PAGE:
One of the cool little home lab projects that I have been working on lately is testing a wireless bridge for DR purposes. Aside from being a cool “tinkering” project with some cool technology, it serves for me to test out some real world use cases for nano datacenters and disaster recovery technologies. While fiber between my home and “DR” shop building would be nice, the cost to get this in place is prohibitive for now. Instead, at the present, I wanted to test a wireless bridge connection between the two “buildings” for home lab DR. This will be a post among many to come on this project. Let me give you an overview and what I plan to put in place. Let’s take a look at Wireless Bridge for Disaster Recovery DR.
Why Wireless for Disaster Recovery?
You may wonder, why think about wireless for disaster recovery? Well, it is simple really – it comes down to cost. Laying fiber between buildings, especially if the infrastructure, conduit, and other things are not in place can be extremely costly.
With wireless technologies continuing to mature with better standards, antennas and such, wireless is certainly becoming a viable option for those edge cases where you may have the need for connectivity between buildings but physical cabling is cost-prohibitive.
Additionally, for certain environment without a budget for expensive DR facilities, or fiber between buildings, wireless opens up some interesting use cases for VM replication, without the expensive fiber build out.
Yes, it will be slower than fiber, but slower compared to “not possible” is a much better option.
Wireless Bridge Overview and BoM
My plan was to setup a “wireless bridge” between my house and outbuilding. You can think of a wireless bridge as an invisible “patch cable” between your buildings as it presents the other side of your network the same as if it is plugged into the same switch.
When I started looking at relatively cheap hardware to do some testing, the Ubiquiti NanoBeam 5 GHz AC wireless bridge kept popping up. Specifically, the model is NBE-5AC-Gen2 model. It has really good reviews and the price is definitely easy on the budget at roughly $88 on Amazon at the time of this writing.
Below is a look at the ports on the unit. The NanoBeam 5AC is PoE powered. Even though I have a PoE switch to benefit from, It was nice to see the unit actually comes with a PoE injector.
With the Ubiquiti NanoBeam 5AC there are a couple of use cases and applications for the platform including point-to-point or point-to-multipoint applications.
In my case for spinning up a wireless bridge between my house and outbuilding, this falls in the PTP Link configuration. I have a primary data center located in the house and then building out what I am calling a nano datacenter in a shop building located nearby.
Keep in mind you need to have to have two of the NanoBeam wireless bridge units. One will be the primary unit and the other will connect to the primary unit.
In the nano datacenter, I am going to start out with a single host, switch, and the wireless bridge. The VMware ESXi host will be the recipient of replicated virtual machines from the primary datacenter over the wireless link.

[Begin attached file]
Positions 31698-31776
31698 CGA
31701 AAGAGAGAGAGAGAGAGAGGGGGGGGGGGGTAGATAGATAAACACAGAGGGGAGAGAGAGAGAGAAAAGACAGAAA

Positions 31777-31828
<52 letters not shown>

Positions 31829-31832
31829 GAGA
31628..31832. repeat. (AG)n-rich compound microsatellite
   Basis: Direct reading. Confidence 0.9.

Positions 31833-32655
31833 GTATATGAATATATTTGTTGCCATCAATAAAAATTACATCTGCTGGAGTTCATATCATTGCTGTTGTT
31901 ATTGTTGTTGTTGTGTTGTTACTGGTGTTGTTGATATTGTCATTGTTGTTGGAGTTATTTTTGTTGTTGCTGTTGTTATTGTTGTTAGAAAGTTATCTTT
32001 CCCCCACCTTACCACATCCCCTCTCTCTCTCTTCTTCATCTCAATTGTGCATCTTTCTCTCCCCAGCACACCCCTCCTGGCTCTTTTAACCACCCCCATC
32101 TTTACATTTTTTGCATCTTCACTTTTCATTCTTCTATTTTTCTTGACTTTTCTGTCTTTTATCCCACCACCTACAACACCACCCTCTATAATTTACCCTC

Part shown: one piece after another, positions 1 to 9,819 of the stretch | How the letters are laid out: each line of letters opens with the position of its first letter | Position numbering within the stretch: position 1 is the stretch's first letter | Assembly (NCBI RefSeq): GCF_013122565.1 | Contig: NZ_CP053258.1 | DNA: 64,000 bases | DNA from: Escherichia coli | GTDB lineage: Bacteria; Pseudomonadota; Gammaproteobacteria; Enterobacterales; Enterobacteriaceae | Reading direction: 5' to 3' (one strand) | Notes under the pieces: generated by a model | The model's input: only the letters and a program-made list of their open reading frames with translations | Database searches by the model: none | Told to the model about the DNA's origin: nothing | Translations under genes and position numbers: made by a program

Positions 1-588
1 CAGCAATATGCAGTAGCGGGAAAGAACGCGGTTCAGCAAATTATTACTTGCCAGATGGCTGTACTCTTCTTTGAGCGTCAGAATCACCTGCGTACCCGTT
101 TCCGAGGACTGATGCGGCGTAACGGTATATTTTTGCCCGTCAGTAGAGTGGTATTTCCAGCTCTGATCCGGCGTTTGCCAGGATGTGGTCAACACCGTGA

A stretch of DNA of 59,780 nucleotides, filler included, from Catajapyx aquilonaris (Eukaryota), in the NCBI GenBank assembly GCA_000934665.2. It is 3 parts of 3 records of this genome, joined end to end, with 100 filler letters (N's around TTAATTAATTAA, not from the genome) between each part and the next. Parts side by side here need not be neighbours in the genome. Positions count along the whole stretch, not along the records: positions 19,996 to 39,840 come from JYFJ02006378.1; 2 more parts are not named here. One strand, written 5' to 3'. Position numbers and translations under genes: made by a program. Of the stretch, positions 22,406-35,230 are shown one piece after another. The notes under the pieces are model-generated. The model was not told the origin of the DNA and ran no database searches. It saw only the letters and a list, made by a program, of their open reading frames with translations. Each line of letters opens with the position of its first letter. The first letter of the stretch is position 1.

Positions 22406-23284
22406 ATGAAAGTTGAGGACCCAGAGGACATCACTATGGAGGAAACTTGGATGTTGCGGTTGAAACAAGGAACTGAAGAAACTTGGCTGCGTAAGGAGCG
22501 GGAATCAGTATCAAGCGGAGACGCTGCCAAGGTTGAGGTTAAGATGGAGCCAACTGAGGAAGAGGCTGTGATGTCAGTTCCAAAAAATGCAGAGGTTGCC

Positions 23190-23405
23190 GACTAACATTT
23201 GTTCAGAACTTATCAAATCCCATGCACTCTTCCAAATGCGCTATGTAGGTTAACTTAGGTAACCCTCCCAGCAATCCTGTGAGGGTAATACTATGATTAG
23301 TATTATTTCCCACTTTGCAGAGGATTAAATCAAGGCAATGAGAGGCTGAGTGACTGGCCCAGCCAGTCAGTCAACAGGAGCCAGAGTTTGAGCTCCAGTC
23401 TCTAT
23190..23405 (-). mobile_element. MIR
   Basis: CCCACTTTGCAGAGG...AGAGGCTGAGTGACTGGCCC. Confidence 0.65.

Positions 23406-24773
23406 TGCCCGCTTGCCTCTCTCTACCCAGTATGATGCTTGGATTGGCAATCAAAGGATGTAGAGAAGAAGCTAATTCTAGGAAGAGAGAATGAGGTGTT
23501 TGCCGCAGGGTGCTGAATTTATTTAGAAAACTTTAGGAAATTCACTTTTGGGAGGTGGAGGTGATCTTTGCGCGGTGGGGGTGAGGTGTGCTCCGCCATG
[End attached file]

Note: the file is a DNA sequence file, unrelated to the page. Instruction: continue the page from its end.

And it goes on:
Overview of Wireless Bridge Configuration
The great thing about the Ubiquiti NanoBeam 5AC Gen 2 units is they have a management radio that only runs for 15 minutes (configurable) after the unit is powered on. This is a handy feature as you can take your smartphone, connect to your first bridge unit, configure it, and then connect to the second unit, configure it and actually get everything up and working without hooking up a laptop.
This makes it extremely handy and quick to get the solution up and running quickly. The management radios will disable after 15 minutes by default. If you need to hop back on and adjust configuration via this management radio, simply power cycle the bridge unit and reconnect.
The configuration is simple. You can configure a static IP for your management interface on the bridge, then on the primary unit, configure an SSID that will be used to connect to by the secondary unit.
As you can see below, I have the house as the primary and the shop as secondary. Signal strength is good and throughput is as well.
Impressions of the Ubiquiti NanoBeam 5AC Gen 2
So far, the impressions of the units are great. For a low cost, sub-$100 piece of network gear, it is hard to beat the management experience and setup ease of the NanoBeam 5AC Gen 2 units.
So far, I have already been through a couple major rain events and some other winter weather, and the units haven’t faltered. Stay tuned for more on this home lab project to extend DR to the nano-datacenter from the homelab environment.
I will be posting a more in-depth post on the configuration of the wireless bridge units and testing further. Wireless certainly opens up some interesting connectivity options, especially when fiber or other high-capacity bandwidth is not available between buildings. With WiFi-6 technologies already out and no doubt more products released this next year, it will be great to see what options are available for wireless bridge technology.